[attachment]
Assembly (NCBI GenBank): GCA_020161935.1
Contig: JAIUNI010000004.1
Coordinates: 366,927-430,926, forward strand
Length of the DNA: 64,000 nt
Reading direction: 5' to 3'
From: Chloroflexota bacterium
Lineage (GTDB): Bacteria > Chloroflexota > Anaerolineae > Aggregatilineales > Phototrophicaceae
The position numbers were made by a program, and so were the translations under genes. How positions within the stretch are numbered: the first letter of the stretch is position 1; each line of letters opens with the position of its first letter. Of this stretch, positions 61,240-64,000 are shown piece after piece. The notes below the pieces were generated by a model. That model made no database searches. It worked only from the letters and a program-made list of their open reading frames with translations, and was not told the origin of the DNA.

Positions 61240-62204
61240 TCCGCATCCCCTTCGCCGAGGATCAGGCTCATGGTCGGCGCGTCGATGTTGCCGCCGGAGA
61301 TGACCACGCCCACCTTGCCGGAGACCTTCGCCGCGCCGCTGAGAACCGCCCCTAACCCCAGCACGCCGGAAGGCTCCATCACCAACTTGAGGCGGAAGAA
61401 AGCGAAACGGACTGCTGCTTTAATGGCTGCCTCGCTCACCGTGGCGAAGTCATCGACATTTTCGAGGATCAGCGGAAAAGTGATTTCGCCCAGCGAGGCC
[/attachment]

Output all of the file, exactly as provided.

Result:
Assembly (NCBI GenBank): GCA_020161935.1
Contig: JAIUNI010000004.1
Coordinates: 366,927-430,926, forward strand
Length of the DNA: 64,000 nt
Reading direction: 5' to 3'
From: Chloroflexota bacterium
Lineage (GTDB): Bacteria > Chloroflexota > Anaerolineae > Aggregatilineales > Phototrophicaceae
The position numbers were made by a program, and so were the translations under genes. How positions within the stretch are numbered: the first letter of the stretch is position 1; each line of letters opens with the position of its first letter. Of this stretch, positions 61,240-64,000 are shown piece after piece. The notes below the pieces were generated by a model. That model made no database searches. It worked only from the letters and a program-made list of their open reading frames with translations, and was not told the origin of the DNA.

Positions 61240-62204
61240 TCCGCATCCCCTTCGCCGAGGATCAGGCTCATGGTCGGCGCGTCGATGTTGCCGCCGGAGA
61301 TGACCACGCCCACCTTGCCGGAGACCTTCGCCGCGCCGCTGAGAACCGCCCCTAACCCCAGCACGCCGGAAGGCTCCATCACCAACTTGAGGCGGAAGAA
61401 AGCGAAACGGACTGCTGCTTTAATGGCTGCCTCGCTCACCGTGGCGAAGTCATCGACATTTTCGAGGATCAGCGGAAAAGTGATTTCGCCCAGCGAGGCC